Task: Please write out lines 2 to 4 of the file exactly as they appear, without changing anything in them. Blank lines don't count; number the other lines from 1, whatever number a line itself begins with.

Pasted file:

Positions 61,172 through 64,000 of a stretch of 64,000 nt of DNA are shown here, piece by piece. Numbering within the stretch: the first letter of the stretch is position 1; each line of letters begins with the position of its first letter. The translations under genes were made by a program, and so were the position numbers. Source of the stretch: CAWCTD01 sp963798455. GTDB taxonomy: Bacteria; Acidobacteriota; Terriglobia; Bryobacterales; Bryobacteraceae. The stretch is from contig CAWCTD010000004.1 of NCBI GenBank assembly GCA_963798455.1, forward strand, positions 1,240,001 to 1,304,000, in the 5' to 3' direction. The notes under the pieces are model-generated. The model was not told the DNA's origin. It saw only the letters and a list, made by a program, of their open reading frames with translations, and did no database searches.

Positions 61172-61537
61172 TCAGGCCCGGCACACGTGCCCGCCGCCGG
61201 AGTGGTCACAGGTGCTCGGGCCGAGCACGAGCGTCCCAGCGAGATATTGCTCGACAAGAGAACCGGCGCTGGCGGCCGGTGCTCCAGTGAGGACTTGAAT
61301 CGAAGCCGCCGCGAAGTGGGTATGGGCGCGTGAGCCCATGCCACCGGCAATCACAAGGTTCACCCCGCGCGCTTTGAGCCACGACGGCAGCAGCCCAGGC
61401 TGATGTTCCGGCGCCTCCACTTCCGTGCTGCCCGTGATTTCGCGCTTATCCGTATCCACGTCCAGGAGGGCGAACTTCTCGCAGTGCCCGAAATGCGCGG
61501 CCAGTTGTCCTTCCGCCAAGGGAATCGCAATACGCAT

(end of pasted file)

Positions 61172-61537
61172 TCAGGCCCGGCACACGTGCCCGCCGCCGG
61201 AGTGGTCACAGGTGCTCGGGCCGAGCACGAGCGTCCCAGCGAGATATTGCTCGACAAGAGAACCGGCGCTGGCGGCCGGTGCTCCAGTGAGGACTTGAAT